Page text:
Development is continuing under a $3.8 million contract by the U.S. Navy Office of Naval Research (ONR) entered into in July 2012 to develop and test a Hybrid SOFC-Battery power system for large displacement undersea vehicle propulsion. The objective of the project is to develop a refuelable power system, with high energy density, that is suitable for undertaking long duration underwater missions of unmanned submersibles. The Hybrid SOFC-Battery system will be capable of generating 1,800 kilowatt hours of electricity during a 70 day mission with no exhaust discharged outside of the vehicle at any time. It will use liquid fuel and be self-contained with no reliance on external air.

A solid oxide fuel cell power plant demonstration is planned for early 2014 at a dairy farm within the Sacramento Municipal Utility District (SMUD) in California, USA utilizing renewable biogas from the anaerobic digestion process to generate electricity and heat. SMUD will facilitate the installation and operation of the SOFC power system. Many agricultural operations generate more biogas and electrical generation potential than they can use for their daily operations, which is why the ability to interconnect to the electric grid is an important part of understanding the future market potential and ability to support sustainability of farms and agricultural industries.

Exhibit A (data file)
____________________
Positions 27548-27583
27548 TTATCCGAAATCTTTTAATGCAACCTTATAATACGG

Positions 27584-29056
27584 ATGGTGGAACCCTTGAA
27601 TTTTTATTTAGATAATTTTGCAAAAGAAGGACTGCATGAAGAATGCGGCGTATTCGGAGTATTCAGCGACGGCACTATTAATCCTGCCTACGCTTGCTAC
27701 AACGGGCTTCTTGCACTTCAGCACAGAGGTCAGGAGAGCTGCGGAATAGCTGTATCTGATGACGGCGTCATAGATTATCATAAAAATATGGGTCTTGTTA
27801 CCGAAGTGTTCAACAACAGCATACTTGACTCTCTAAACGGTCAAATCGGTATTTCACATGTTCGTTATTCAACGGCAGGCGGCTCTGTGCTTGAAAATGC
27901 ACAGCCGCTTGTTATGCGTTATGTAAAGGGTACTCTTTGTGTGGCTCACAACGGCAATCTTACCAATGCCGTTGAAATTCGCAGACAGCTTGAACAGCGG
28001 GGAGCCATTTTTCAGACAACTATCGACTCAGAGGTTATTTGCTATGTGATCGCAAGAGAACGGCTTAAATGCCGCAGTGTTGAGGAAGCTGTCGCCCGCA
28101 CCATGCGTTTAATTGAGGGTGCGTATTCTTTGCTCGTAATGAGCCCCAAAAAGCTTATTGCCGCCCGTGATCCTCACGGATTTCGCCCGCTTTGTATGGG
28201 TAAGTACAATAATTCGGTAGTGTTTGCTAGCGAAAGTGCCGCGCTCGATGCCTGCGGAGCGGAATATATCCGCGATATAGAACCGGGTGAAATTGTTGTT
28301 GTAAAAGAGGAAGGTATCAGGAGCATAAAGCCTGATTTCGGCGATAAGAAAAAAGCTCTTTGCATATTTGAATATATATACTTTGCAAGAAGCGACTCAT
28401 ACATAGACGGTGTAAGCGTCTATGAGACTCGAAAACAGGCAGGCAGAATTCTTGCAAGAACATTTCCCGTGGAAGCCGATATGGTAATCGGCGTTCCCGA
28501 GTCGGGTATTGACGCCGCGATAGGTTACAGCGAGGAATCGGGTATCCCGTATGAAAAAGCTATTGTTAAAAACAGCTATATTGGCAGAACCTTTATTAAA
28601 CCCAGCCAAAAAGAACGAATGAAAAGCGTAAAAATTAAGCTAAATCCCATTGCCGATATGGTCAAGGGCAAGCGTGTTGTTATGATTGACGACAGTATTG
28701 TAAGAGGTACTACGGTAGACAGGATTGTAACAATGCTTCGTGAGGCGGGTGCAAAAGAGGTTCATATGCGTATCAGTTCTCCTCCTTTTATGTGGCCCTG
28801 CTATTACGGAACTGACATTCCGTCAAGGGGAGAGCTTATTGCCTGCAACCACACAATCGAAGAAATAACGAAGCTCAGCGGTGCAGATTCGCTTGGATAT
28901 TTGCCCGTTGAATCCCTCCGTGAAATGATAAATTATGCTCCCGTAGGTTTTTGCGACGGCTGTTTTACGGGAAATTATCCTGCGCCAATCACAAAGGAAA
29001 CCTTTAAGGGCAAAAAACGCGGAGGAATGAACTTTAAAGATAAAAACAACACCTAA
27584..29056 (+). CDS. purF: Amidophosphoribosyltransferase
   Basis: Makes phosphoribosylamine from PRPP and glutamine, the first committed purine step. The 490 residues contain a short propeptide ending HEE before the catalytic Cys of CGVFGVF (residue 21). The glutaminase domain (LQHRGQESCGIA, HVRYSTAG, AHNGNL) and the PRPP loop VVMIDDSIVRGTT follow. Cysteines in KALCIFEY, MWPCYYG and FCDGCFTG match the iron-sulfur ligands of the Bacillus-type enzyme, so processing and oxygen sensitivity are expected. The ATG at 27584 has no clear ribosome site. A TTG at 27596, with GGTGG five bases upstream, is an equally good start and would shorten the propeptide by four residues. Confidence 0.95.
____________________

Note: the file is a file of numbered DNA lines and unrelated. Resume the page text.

Hydrogen production, compression and storage - On-site or distributed hydrogen generation represents an attractive market for the DFC technology. Our high temperature DFC power plant generates electricity directly from a fuel by reforming the fuel inside the fuel cell to supply hydrogen for the electrical generation process. We capture the excess hydrogen that is not used in the electrical generation process. Gas separation technology can then be added to capture hydrogen that is not used by the electrical generation process, and we term this configuration DFC-H2. This value-added proposition may be compelling for industrial users of hydrogen or for vehicle fueling.     A tri-generation DFC300-H2 power plant has been operating for over two years at the Orange County Wastewater Treatment Facility in Irvine, California to supply 1) hydrogen for use in fuel cell vehicle fueling, 2) clean renewable electricity, and 3) high quality heat for the wastewater treatment process. The demonstration is being performed under sub-contract to Air Products (NYSE: APD) with the majority of funding provided by the DOE.